As technology is evolving, new professions are also evolving. Has anyone considered having someone there to wipe away tears or alleviate the stress that builds up during long working hours? It always comes to the family. But leaving the home for work, living in loneliness, and having a rigid work culture left them worried. In Japan, a new kind of service originated to reduce work stress and embrace emotions by crying to improve their work lives. Ikemeso danshi, or handsome weeping boys, are hired by offices in Japan to comfort their employees by providing emotional support.
The person behind this service is Hiroki Terai, who runs a Tokyo-based company that provides handsome weeping boys with tear-seeking services. He believes that crying can have a therapeutic advantage for social relations and mental health. Handsome weeping boys are young and attractive. Some have taken this profession part-time or full-time too. Their work includes trying to incite emotional responses in the employees, wiping their tears with tissues, and comforting them.
Hiroki conducts these crying workshops in Tokyo. Talking to the BBC, he expressed his intention behind the tear-seeking service: 'I want Japanese people to relieve their tears not only at home but in the workplace too', as Japanese are not used to crying in front of others. He started by arranging a divorce ceremony for couples, in which they had to mash their wedding rings with a hammer.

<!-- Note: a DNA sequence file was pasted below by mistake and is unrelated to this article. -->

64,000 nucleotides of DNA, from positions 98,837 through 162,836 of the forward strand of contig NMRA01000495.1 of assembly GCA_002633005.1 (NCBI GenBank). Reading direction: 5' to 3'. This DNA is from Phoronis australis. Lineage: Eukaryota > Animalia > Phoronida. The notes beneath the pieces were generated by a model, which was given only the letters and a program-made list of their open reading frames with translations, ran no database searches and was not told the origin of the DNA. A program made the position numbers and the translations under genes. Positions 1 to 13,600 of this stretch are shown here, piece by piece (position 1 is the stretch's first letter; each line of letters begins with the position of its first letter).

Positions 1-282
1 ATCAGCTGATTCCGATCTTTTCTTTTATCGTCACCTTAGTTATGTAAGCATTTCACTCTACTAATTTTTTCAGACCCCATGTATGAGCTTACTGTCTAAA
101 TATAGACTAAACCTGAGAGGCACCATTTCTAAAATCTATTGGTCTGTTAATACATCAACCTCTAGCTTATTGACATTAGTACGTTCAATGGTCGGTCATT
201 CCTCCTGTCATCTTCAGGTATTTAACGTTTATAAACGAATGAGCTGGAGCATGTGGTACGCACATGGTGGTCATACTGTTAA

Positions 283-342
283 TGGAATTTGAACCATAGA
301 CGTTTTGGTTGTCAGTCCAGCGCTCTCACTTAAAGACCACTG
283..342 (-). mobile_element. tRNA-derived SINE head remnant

This tear-seeking service is available for 7,900 yen (Rs. 4000). Customers can approach them online and hire them for their services. There are options available for selecting from a wide variety. There are different types of weeping boys with special personalities and backgrounds; they can be a dentist or funeral director, a shoe shiner, or a gymnast. The clients can schedule a session with their preferred choice. They come to the office and play emotional videos and songs, sad films that initiate tears in their customers, and they also join them in their tears, comforting them by wiping tears with tissues. The main idea behind this concept is to show emotions openly in public without feeling embarrassed, which brings people together and improves social relations, making them a better team. It also alleviates stress and improves mood.
Similar to Ikemeso Danshi, rent-a-friend and nonsexual cuddling services are emerging in Tokyo.
(Input from various media sources)